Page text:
22 Feb 5 Overlooked Steps to Local Food Procurement in K-12 Schools
In purchasing local farm grown food, schools can be strong economic drivers for the community while contributing to the preservation of natural resources needed to sustain life. Schools that serve fresh, flavorful foods can encourage healthy eating habits and inspire stronger connections to the environment. Additionally, schools can ensure they are feeding their students food that is safe and of the highest quality. With benefits like these, why aren’t more schools serving locally grown food?
In short, the list of challenges is almost as long. Adding local food to school menus can feel a lot like trying to find a way into a double Dutch jump rope game. Daily operations are moving fast and food service professionals are on the sidelines waiting for the opening to widen. Local food typically costs more money, many distributors are not set up to purchase from local farms, and cooks are not trained in preparing fresh foods.
But the health of our people, community, and planet requires action. Easing into farm to school procurement by focusing on a different local ingredient each month provides a foot in the door; however, integrating farm fresh food for the long-term requires a look across the entire cafeteria operation.
Working in school kitchens across the country, I’ve identified the following five areas where schools often miss opportunities that would allow them to buy more farm fresh food for their cafeteria programs.
1. Define local and track local food purchases.
Defining this term will make it easier for you to make procurement decisions and to analyze data. It sets the foundation for telling your story, monitoring progress, and demonstrating success, which helps build support for buying more local food down the road.
2. Talk to your customers.
Ask students what they want to eat and then taste test the recipes to solicit their feedback on how to make the food better. Then continue to refine the recipes based on input from students. Making meals students prefer increases participation and decreases waste, two significant ways to have more money to buy from local farmers.
3. Find money in the garbage.
Everything in the garbage is wasted resources – overproduction of food runs rampant (sometimes dozens upon dozens of hotel pans full of food go unused), expired food is tossed daily, and plate waste that students take and do not eat fills garbage cans.
4. Train staff to cook from scratch.
With several decades of kitchens employing people who open boxes and cans and place frozen food on sheets to heat, the skills to cook from scratch are less present in school kitchens today. To make food taste good for hundreds or thousands of kids, kitchen staff need training on everything from simple tasks such how to properly cut an onion to complex culinary skills like imparting flavor into chicken tetrazzini. Staff also need training in how to cook for optimal freshness since food loses flavor and vitality sitting in warmers all morning and through repeated reheating.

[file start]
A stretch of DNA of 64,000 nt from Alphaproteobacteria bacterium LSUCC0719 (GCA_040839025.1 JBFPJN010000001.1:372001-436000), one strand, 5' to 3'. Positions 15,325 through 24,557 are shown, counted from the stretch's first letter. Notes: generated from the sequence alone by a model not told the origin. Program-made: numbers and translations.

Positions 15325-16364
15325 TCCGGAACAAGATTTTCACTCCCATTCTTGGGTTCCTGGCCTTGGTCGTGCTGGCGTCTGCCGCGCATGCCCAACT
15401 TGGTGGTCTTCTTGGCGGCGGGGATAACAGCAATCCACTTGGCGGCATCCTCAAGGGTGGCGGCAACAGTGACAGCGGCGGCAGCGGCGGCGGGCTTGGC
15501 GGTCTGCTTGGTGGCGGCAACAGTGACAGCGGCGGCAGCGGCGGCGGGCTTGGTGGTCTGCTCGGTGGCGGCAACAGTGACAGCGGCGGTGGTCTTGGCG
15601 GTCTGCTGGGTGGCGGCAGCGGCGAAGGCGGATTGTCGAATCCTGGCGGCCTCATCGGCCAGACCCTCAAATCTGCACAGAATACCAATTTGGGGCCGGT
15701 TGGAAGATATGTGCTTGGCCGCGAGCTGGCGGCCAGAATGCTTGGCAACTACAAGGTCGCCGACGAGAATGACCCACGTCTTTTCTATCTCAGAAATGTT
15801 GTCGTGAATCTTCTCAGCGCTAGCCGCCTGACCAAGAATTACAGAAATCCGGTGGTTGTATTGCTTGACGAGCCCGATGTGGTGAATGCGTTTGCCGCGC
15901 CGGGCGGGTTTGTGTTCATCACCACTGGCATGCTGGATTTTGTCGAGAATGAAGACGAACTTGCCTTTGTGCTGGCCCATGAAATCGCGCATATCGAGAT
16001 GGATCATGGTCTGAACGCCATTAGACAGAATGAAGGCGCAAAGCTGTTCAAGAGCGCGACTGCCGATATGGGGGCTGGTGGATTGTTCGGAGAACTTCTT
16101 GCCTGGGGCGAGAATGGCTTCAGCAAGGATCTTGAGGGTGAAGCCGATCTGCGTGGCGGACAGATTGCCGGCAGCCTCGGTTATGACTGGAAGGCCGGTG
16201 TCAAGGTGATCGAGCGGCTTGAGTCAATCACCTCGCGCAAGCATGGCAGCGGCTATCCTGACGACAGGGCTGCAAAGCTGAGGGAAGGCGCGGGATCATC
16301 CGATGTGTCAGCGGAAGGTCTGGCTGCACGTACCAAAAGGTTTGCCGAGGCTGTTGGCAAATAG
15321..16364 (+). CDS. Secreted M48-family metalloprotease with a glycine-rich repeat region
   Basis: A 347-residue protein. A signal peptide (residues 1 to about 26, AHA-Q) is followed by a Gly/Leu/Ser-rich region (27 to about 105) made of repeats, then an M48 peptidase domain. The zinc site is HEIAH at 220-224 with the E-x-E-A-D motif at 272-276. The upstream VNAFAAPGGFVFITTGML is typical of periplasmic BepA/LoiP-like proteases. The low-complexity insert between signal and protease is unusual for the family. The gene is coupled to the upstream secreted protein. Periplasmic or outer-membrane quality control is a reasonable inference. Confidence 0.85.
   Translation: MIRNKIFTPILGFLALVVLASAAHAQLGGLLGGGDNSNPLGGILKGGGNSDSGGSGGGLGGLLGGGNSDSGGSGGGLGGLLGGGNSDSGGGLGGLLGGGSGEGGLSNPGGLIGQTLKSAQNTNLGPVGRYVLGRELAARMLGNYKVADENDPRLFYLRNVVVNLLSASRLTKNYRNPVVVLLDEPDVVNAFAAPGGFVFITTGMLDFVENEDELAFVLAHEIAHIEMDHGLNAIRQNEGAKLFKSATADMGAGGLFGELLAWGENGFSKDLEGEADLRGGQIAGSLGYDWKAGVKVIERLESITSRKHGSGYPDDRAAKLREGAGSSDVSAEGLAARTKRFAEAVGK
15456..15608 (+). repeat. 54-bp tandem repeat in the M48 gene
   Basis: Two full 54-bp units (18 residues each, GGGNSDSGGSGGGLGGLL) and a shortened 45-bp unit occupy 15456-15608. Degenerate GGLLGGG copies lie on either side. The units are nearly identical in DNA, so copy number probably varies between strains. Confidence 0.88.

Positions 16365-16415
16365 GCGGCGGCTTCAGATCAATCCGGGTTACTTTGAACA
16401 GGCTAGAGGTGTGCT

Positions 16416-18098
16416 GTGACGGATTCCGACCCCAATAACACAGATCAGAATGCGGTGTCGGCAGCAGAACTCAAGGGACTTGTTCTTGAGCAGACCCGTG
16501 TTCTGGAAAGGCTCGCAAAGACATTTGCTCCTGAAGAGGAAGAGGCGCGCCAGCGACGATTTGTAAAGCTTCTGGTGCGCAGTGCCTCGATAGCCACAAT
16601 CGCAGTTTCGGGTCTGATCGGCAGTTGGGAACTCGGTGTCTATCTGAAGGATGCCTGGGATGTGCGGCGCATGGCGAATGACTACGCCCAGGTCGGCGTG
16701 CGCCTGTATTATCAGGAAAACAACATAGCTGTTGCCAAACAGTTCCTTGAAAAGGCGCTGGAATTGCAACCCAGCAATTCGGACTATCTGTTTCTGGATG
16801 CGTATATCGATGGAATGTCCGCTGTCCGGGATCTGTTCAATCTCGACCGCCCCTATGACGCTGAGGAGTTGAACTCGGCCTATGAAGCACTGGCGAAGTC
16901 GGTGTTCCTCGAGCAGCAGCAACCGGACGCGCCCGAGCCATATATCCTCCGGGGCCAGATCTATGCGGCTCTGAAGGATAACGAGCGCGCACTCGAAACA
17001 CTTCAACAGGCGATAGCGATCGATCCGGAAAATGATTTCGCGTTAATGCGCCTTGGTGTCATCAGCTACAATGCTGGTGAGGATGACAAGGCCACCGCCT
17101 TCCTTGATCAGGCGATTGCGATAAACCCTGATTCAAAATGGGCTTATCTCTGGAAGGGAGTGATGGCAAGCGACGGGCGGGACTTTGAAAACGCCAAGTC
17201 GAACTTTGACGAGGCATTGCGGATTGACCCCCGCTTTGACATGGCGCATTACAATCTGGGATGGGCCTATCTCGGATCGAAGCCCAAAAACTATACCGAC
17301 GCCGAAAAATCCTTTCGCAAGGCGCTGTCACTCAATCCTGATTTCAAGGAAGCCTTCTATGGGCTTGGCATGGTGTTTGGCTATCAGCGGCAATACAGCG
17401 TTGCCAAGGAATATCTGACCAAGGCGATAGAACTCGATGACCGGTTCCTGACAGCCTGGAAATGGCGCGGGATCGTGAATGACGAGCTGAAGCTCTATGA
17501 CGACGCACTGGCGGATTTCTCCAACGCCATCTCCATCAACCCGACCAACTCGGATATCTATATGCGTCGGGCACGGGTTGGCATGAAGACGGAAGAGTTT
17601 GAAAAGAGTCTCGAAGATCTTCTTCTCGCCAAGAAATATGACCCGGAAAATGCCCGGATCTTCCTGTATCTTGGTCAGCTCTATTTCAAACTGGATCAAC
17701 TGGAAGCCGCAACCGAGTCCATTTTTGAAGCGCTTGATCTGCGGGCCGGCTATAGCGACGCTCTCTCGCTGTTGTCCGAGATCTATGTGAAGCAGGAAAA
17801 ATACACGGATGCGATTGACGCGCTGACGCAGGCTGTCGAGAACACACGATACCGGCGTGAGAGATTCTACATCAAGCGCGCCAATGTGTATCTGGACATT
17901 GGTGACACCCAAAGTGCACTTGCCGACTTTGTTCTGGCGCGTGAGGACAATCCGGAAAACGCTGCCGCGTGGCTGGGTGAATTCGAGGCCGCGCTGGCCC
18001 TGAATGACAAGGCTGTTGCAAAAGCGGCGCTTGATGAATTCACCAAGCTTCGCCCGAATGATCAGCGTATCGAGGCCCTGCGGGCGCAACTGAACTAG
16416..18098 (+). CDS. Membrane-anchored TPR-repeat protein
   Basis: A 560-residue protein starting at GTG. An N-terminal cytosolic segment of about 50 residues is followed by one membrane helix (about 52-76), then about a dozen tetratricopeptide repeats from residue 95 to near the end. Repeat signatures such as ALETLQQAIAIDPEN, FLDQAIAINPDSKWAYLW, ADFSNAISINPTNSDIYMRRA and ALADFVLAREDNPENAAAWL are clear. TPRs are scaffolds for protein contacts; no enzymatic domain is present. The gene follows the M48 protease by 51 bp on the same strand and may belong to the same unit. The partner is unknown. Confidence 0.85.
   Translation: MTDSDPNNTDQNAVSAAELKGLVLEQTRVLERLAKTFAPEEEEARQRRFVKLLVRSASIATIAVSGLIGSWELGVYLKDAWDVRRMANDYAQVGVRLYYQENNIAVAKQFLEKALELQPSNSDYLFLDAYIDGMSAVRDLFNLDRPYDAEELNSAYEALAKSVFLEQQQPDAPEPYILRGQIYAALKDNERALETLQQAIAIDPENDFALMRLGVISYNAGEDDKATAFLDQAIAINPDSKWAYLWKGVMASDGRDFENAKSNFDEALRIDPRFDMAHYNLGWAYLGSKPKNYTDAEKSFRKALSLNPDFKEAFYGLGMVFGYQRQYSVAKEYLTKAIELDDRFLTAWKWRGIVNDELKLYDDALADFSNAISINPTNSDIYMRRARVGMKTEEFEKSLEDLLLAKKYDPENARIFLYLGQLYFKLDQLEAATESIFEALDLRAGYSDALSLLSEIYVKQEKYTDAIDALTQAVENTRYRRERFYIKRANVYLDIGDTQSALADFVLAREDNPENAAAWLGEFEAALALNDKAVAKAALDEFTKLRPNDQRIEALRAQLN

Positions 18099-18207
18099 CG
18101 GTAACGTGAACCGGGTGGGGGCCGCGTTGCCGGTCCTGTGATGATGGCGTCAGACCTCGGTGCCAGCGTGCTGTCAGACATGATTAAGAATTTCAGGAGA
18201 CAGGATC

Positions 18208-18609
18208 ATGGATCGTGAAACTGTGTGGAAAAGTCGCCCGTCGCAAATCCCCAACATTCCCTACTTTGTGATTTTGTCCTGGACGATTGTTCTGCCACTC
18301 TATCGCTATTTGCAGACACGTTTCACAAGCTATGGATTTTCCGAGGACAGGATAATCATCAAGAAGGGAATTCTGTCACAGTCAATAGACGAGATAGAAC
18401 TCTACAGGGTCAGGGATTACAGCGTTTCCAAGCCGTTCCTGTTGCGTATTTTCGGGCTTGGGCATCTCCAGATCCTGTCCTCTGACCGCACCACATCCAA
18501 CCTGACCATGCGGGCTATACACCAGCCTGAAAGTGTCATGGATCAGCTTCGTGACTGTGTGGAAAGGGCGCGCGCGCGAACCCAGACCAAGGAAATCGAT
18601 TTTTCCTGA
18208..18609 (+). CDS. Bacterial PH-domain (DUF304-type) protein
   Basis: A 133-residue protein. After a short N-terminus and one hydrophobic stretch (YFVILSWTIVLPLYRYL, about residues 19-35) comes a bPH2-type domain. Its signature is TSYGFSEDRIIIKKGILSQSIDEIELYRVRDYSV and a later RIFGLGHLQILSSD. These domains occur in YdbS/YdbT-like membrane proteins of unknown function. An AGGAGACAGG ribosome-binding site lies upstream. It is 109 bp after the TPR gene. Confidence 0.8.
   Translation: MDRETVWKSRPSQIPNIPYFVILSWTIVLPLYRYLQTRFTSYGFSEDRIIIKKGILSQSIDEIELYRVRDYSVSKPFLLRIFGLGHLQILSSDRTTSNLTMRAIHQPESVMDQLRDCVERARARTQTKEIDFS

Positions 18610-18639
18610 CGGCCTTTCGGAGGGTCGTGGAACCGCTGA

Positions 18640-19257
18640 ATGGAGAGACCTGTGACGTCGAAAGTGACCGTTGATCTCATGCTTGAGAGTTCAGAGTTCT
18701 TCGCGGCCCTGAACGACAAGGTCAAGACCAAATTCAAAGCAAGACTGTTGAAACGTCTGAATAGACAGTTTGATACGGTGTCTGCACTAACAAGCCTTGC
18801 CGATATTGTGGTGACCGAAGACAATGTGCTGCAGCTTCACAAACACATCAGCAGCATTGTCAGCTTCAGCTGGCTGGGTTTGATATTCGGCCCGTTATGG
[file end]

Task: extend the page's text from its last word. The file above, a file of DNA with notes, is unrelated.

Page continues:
5. Conduct a local food inventory and visit area farms.
Know what grows in your area and when each item is in season. Develop relationships with farmers, see the land, and learn what it takes to grow, process, and transport the food. While you will likely purchase food through a local distributor, relationships are key to solving problems, understanding food system issues, creating partnerships to enhance student learning, and overall success of your local food program.
Local procurement works. Kohala Elementary, Middle, and High Schools in Hawai’i began sourcing local food for their food service program alongside a kitchen operations makeover that included data measurement, extensive inquiry into customer preferences, waste reduction strategies, staff training, and developing relationships with local farmers.
With the flip of an operational switch the Kohala schools went from procuring 20% of their total expenses from local farms (based on data aggregated from the previous semester) to purchasing 53% at the end of the first semester of the new program, including 22% dairy, 22% produce, and 9% protein.
Due to waste reductions, this increase in local food purchases accompanied monetary savings and an increase in the number of students eating school meals. More healthy food in more students’ mouths means a win for families, school personnel, farmers, the community, and the land.
It’s time to start asking ourselves whether our cafeteria programs match our values and meet our children’s needs, and how these programs can become a more integral part of supporting our schools’ goals.